The kids whose bodies are in calorie-storage mode, on the other hand, don’t feel like moving. They don’t have the energy. Exercise feels like a chore. The research is clear on the chicken-or-the-egg question: kids don’t get fat because they stop moving. They start getting fat first, then stop moving.
That means the problem is diet, which brings us to the other interesting article to land in my inbox. Here are some quotes from an article published by the University of Missouri School of Medicine:
Although health experts recommend breakfast as a strategy to reduce an individual’s chance of obesity, little research has examined if the actual type of breakfast consumed plays a significant role in one’s health and weight management.
Of course the type of breakfast plays a significant role. Does anyone think Pop-Tarts and eggs produce the same hormonal effects?
University of Missouri researchers compared the benefits of consuming a normal-protein breakfast to a high-protein breakfast and found the high-protein breakfast — which contained 35 grams of protein — prevented gains of body fat, reduced daily food intake and feelings of hunger, and stabilized glucose levels among overweight teens who would normally skip breakfast.
Heather Leidy, PhD, an assistant professor in the Department of Nutrition and Exercise Physiology at the MU School of Medicine and lead author of the study, said the key to eating 35 grams of protein is to consume a combination of high-quality proteins including milk, eggs, lean meats and Greek yogurt.
I don’t think the meat necessarily has to be lean, but a big YES on the protein. Protein intake has a strong effect on appetite.
Leidy and her colleagues fed two groups of overweight teens ,who reported skipping breakfast between five and seven times a week, either normal-protein breakfast meals or high-protein breakfast meals. A third group of teens continued to skip breakfast for 12 weeks.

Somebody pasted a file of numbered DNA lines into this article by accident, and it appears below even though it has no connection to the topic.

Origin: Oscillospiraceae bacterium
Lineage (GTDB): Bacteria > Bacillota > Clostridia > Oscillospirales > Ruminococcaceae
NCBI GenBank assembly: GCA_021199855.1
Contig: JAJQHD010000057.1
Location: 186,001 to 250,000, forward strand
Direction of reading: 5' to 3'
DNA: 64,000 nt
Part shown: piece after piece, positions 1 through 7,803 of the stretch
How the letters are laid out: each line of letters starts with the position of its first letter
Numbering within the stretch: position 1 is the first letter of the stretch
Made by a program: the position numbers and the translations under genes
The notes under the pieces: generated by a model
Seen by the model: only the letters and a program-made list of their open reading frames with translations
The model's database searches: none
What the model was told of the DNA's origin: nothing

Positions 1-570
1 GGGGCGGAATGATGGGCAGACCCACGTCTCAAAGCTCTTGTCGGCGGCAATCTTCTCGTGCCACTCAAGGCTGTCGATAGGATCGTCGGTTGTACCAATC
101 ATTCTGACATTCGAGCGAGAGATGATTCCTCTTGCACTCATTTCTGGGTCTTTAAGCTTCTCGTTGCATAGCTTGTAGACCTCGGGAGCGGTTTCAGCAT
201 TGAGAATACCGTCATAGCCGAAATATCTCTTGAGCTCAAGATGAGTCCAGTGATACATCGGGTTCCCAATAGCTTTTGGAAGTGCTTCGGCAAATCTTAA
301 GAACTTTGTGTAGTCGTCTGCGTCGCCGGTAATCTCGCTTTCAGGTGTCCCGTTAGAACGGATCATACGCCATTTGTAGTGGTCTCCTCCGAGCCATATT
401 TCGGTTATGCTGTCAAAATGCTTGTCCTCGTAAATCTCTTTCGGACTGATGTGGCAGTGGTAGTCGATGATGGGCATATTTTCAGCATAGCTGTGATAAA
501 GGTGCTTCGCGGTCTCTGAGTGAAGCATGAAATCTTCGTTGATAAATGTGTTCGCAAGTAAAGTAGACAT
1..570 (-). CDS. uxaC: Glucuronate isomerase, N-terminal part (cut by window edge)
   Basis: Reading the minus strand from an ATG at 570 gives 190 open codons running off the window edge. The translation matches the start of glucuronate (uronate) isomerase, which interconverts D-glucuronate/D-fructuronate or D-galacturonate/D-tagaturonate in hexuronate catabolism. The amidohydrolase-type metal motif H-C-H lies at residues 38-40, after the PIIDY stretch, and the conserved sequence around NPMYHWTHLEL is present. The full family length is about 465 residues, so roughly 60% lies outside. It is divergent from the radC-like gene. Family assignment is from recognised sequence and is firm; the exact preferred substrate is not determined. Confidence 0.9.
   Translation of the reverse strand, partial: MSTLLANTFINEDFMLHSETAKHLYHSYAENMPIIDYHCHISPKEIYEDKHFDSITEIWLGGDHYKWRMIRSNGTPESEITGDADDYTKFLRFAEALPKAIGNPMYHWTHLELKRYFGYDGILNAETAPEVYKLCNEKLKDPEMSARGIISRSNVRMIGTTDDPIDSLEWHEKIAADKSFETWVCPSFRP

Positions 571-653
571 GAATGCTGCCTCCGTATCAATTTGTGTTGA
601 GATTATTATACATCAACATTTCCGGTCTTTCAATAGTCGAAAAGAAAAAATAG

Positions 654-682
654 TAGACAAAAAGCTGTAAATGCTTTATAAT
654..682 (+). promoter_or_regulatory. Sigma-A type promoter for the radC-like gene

“The group of teens who ate high-protein breakfasts reduced their daily food intake by 400 calories and lost body fat mass, while the groups who ate normal-protein breakfast or continued to skip breakfast gained additional body fat,” Leidy said. “These results show that when individuals eat a high-protein breakfast, they voluntarily consume less food the rest of the day. In addition, teens who ate high-protein breakfast had more stable glucose levels than the other groups.”
Give kids more protein, and they spontaneously eat less. No cajoling or harassing required. They eat less because they’re not as hungry, period. Same goes for adults, by the way. That shows up in the research over and over.
So let’s take a look at what the geniuses behind the Healthy, Hunger-Free Kids Act (championed by The First Lady, as the USDA site informs us right at the top) require for federally-approved school breakfasts.
A cup of fruit per day is required. Grains are required. A cup of milk is required, but of course that would be skim milk – although it can be “flavored,” according to a different document. That means chocolate or strawberry milk with sugar. There’s no meat or even a meat alternative required – although in the footnotes, you can find this gem:
Beginning July 1, 2013 (SY 2013-2014), schools may substitute 1 oz. eq. of meat/meat alternate for 1 oz. eq. of grains after the minimum daily grains requirement is met.
Well, that is just damned generous of the feds to allow schools to swap an ounce of meat for an ounce of grains … after the minimum daily grains requirement is met. Kids just can’t be healthy without those grains, ya know.
So according to the USDA, this is the breakfast that will give us healthy, hunger-free kids: fruit, grains, and fat-free milk with sugar. No meat or eggs required.
And that’s why people think kids need to be pressured into eating less and moving more: they’re put on diets that make them want to eat more and move less. Then people blame the kids.